Cutting Hospitals Out Of Surgery

February 11th, 2018 | Uncategorized

When someone has minor outpatient surgery in a hospital, payment includes the cost to
cover the procedure, plus an extra few thousand dollars in so-called facility fees. If Rock
Rockett has his way, more doctors will ditch the hospital and stitch out of their own offices–
in theory capturing a fraction of those facility fees that insurers no longer have to pay.

Happy result: Docs make more dough, insurers save money and, just maybe, the overall
cost of health care drops.

A 30-year health-insurance industry vet, Rockett is now the head of San Ramon, Calif.-
based Validare, a small firm formed in 2001 to help physicians apply for formal accreditation
to perform office-based surgical procedures. Today the company also negotiates pricing with
insurance companies and even handles doctors’ back-office payment services.

If that sounds like a boring business, the opportunities are scintillating. There are now
hundreds of different types of procedures–a bunion shaved or a chin tucked–done in an
office setting. And the stakes just got higher.

Prompted in part by some well-publicized office-surgery deaths, last week the state of New
York passed a law mandating that all doctors who perform in-office surgeries have to be
accredited within the next two years, or face penalties from the state medical board. (Until
now, accreditation had not been required, though doctors who boasted the designation
generally commanded higher fees from insurance companies.) Similar legislation is up for
debate in Arizona and other states.

All of this could be a boon to Validare, now with just $2 million in revenues. Rockett
estimates that there are roughly 2,000 office-surgery facilities in New York, of which
Validare services only 100. Meanwhile, the Joint Commission–one of three regulators of
office-surgery facilities in the U.S.–estimates that only 5% of the nearly 40,000 physicians’
offices where surgeries are performed have the necessary accreditation.

“This is a huge shot in the arm for us,” says Rockett, 55.

Better yet, the overall pool of customers has been growing. Between 2000 and 2005, the
number of freestanding outpatient surgery centers in the U.S. increased 76%, to 5,063,
according to a report by Verispan, a health care research outfit. Credit the trend to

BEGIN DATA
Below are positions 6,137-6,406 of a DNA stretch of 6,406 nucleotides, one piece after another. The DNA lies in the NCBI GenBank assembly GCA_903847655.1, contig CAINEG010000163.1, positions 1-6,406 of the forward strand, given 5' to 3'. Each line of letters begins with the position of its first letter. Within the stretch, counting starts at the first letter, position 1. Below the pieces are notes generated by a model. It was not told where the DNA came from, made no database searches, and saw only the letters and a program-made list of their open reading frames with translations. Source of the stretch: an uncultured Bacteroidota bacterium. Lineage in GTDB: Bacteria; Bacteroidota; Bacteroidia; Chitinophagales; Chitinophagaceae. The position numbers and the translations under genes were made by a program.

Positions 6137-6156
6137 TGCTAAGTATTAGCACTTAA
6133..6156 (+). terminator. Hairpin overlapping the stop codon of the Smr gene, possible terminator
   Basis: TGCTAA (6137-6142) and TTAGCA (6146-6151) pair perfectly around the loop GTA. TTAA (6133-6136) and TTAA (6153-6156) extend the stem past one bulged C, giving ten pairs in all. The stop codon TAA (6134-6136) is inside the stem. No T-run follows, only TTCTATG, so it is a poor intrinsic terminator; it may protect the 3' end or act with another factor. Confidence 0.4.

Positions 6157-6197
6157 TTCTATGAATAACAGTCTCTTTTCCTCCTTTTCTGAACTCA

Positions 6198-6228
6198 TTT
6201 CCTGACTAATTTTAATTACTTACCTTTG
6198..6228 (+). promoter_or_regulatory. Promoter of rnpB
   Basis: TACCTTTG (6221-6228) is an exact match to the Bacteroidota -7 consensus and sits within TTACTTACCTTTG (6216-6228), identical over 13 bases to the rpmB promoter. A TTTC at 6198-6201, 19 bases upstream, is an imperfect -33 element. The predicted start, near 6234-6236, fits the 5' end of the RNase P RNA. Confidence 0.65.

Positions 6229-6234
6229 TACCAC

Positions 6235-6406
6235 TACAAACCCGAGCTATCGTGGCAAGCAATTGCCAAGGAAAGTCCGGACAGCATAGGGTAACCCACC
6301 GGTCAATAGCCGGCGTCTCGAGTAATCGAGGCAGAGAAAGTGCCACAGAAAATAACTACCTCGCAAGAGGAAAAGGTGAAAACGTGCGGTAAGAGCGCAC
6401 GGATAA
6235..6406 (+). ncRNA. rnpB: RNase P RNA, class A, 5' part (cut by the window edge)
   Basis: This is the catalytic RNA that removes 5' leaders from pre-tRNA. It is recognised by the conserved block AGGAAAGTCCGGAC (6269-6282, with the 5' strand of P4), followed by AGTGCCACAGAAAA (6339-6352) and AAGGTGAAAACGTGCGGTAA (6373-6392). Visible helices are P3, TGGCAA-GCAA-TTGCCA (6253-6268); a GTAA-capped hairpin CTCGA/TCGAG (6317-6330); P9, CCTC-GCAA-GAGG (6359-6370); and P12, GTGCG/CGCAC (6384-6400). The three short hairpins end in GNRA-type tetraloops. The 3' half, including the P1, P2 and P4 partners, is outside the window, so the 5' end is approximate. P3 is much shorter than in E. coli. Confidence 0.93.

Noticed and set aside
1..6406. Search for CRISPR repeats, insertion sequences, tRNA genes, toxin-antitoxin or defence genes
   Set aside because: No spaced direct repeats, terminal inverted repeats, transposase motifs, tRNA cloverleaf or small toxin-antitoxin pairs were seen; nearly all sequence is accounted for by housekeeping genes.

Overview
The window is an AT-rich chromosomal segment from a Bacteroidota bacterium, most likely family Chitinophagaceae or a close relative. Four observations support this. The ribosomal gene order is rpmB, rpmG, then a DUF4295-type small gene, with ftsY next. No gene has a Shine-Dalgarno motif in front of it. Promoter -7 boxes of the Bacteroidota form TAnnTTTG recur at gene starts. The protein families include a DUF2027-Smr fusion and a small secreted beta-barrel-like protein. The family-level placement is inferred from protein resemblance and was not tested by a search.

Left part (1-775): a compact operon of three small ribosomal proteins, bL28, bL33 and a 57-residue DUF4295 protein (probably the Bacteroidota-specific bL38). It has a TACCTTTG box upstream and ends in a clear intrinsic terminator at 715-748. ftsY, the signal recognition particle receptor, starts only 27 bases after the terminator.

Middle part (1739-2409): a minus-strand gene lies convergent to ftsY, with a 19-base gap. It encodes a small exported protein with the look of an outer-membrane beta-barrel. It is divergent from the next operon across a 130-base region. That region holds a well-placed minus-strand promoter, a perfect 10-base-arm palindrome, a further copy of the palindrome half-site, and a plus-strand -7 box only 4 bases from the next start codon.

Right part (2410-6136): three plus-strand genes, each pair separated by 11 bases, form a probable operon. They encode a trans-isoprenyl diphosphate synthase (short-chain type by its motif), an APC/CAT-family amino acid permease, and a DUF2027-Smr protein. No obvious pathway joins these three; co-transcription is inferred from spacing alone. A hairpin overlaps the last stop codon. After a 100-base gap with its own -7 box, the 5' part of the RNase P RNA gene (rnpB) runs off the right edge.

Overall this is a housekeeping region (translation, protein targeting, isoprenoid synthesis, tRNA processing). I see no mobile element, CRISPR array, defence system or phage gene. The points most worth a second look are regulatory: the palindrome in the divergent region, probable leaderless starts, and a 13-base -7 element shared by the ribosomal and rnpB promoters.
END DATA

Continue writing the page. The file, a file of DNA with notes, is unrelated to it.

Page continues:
overcrowded hospitals, better technology (allowing more surgical procedures to be done
safely in an office setting) and the doctors’ desire to get paid.

“Physicians can control their time more if they’re doing it in the office,” says Michael
Kulczycki, executive director for the Ambulatory Accreditation Program at the Joint
Commission. “Also patients prefer to have surgeries at a time and place convenient for

Dr. Richard Delmonte, a Manhattan podiatrist, is a big believer in office-based surgery. With
Validare’s help, he recently spent six months worth of nights and weekends adding
equipment, overhauling his record-keeping processes and updating his operations manual–
all to snag accreditation to perform minor surgeries in his office.

Accreditation isn’t cheap. Upfront costs for the certification: $11,000, including $6,000 for
Validare’s consulting services and $5,000 in fees to the Joint Commission. In addition,
Delmonte pays Validare a kingly 15% on the fees he generates in excess of what he would
have earned performing surgery in a hospital. All well worth it, says Delmonte, who claims
he now pulls in an extra $1,000 or so per procedure and is able to perform more surgeries
by avoiding costly hospital delays.

Insurance companies like this strategy too. Health Insurance Plan of New York, the state’s
largest health maintenance organization, typically forks over $3,000 in hospital facility fees
for basic outpatient surgeries, says Eddy Reynoso, the HMO’s director of ancillary

“It’s a big plus in terms of reducing the cost,” says Reynoso, whose company is working
with Validare on a trial basis. “The fact that the legislation was approved [also helps] in
terms of quality. One of the concerns was that even though the trend was to move
procedures from the hospital to an office, we were concerned about the quality of care.”

Validare is cultivating relationships with giant insurer UnitedHealth Group and GHI, another
New York HMO. Rockett also works with other surgery-pricing consultants, such as
Omniplan and Concentra, to get the best deals for his doctor clients. Some big carriers like
Aetna still refuse to reimburse for office-based surgeries. And Medicare and Medicaid are so
big and standardized that they don’t need a middleman like Rockett.

Dr. Scott Tenner, a Brooklyn-based gastroenterologist, signed on with Validare in 2005. A
year later, he says, revenues shot up 50%, to $1.5 million, and net income jumped about a
third. (He had to add staff and equipment to handle the flow of new patients and to meet
more stringent safety standards.) “This has revolutionized my practice,” he says.

And that New York law has revolutionized Rockett’s fee structure. Starting on Aug. 1,
Validare will boost its upfront fees 50%, to $9,000 per accreditation. Sounds like this rocket
is ready for launch.